Skkynet Cloud Systems helps Siemens enhance digitalization and remote monitoring for Argentinian power plants | Automation.com

Skkynet Cloud Systems helps Siemens enhance digitalization and remote monitoring for Argentinian power plants

Skkynet Cloud Systems helps Siemens enhance digitalization and remote monitoring for Argentinian power plants

December 6, 2018 - In keeping with their Industrie 4.0 strategy, Siemens recently introduced an initiative they call Digitalization, which offers digital solutions “for more efficiency, sustainability, and security.” As part of this initiative, Siemens promotes the use of data-driven services to monitor power plants, helping to ensure a reliable energy supply. Out in the field, Siemens personnel are working to transform those ideas into real-world projects. Here is the story of one project that has improved power plant performance and reduced emissions.

A few months ago, Alexis Tricco at Siemens Buenos Aires in Argentina undertook their first digitalization project. In his role of providing technical support backup for power plant generation, he and his team are responsible for supervising operations and introducing new technologies to cut costs and ensure greater reliability of the physical plant. In this project, Tricco was tasked with developing a secure and reliable way to collect data from control systems running at power plants located hundreds of kilometers from the Siemens office. The first phase was to be a pilot—to connect his WinCC OA SCADA system to a Siemens T3000 DCS running at a power plant located about 100 kilometers from Buenos Aires. The live data would be used for supervisory control and developing new predictive control strategies.

A significant challenge of the project was that there were two networks involved, the control network and a multi-customer network, connected by an intermediary computer. “My idea was to bring all the process data onto my SCADA system running on the customer network,” said Tricco, “To get this, I needed to replicate the data from the DCS to the interface PC and from there to the SCADA system. This basic data access was the first stage of the project.”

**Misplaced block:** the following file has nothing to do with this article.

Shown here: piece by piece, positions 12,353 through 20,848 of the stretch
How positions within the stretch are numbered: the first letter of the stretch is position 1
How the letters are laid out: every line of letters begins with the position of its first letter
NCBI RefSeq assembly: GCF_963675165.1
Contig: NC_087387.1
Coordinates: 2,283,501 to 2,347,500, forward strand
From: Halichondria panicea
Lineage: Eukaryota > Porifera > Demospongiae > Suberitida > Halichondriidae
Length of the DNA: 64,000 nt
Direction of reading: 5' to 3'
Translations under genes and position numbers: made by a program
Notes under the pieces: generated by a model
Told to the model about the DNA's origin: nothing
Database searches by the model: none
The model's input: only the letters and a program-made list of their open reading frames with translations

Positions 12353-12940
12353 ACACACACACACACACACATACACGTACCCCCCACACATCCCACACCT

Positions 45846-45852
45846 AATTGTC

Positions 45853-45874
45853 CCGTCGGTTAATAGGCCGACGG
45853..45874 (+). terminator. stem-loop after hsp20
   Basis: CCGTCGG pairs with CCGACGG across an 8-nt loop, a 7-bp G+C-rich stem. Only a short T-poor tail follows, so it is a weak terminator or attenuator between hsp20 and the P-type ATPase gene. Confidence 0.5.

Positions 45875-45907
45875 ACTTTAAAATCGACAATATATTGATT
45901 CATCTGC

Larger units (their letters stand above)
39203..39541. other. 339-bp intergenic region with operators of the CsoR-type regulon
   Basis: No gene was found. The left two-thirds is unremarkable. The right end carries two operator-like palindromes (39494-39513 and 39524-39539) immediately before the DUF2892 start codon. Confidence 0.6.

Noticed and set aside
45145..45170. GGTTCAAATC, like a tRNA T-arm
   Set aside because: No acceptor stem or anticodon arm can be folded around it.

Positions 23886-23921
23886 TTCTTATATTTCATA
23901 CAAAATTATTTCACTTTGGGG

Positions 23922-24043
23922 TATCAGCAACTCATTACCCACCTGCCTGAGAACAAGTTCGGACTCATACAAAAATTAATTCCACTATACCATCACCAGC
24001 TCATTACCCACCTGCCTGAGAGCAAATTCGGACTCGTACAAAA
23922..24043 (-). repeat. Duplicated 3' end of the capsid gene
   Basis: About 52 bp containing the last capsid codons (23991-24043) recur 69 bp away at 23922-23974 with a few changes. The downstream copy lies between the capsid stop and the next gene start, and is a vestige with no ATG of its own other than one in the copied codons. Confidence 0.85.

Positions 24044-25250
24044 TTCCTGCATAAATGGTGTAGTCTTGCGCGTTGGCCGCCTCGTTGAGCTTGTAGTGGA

Image caption: Accessing production data from a remote SCADA system and other clients across different networks.

For the data communications protocol Ticco chose OPC, because the DCS had an OPC server and the SCADA system has an OPC client. However, since OPC DA does not network well, he decided to tunnel the OPC data over TCP, using a company VPN. After reviewing the OPC tunnelling software that could meet his needs, he chose the Cogent DataHub.

“I needed to communicate over different networks, with end points that could convert between TCP and OPC, acting as server and client simultaneously,” he said. “The DataHub software has an OPC server on one side and an OPC client on the other side, which is exactly what I needed. The other software I looked at would have required two licenses for each PC. I had to think of the costs.

“What’s more, the software is user-friendly, not complicated to figure out. I just read the manual one time and got it working in less than a day. We did some tests, and when everything was working we presented the idea to company management for their feedback.”

The pilot was successful, and management decided to implement the solution. Tricco can now go online and collect OPC data from the plant's DCS and perform analysis in real time. The system is connected to the SCADA server in the Buenos Aires main office complex, in the control room for monitoring remote locations. Like Tricco, company engineers can monitor the performance of each of the power plant’s gas turbines, and use the data to optimize combustion and control emissions to meet government regulatory standards. There is no need to go on site.

“Until now, to optimize combustion at a client location site someone had to drive or fly to the site, at significant cost and loss of man-hours,” said Tricco. “Now, we can do it all remotely. In fact, just sitting at home I can connect to our VPN and customize the process in a couple of hours. Getting data from the customer, we can choose which equipment to monitor in which part of the plant, and whether or not to optimize its performance.”

This initial implementation demonstrates the practical value of digitalization for all parties involved. The customer is pleased with the solution, as they know their plants are operating at the highest possible capacity, while actually reducing emissions. Regulatory agencies laud the increased compliance. And, along with a new revenue stream from offering this service, Siemens builds a stronger relationship with the customer. Plans are currently underway to roll out the solution to two more plants immediately, and then expand the program farther afield.

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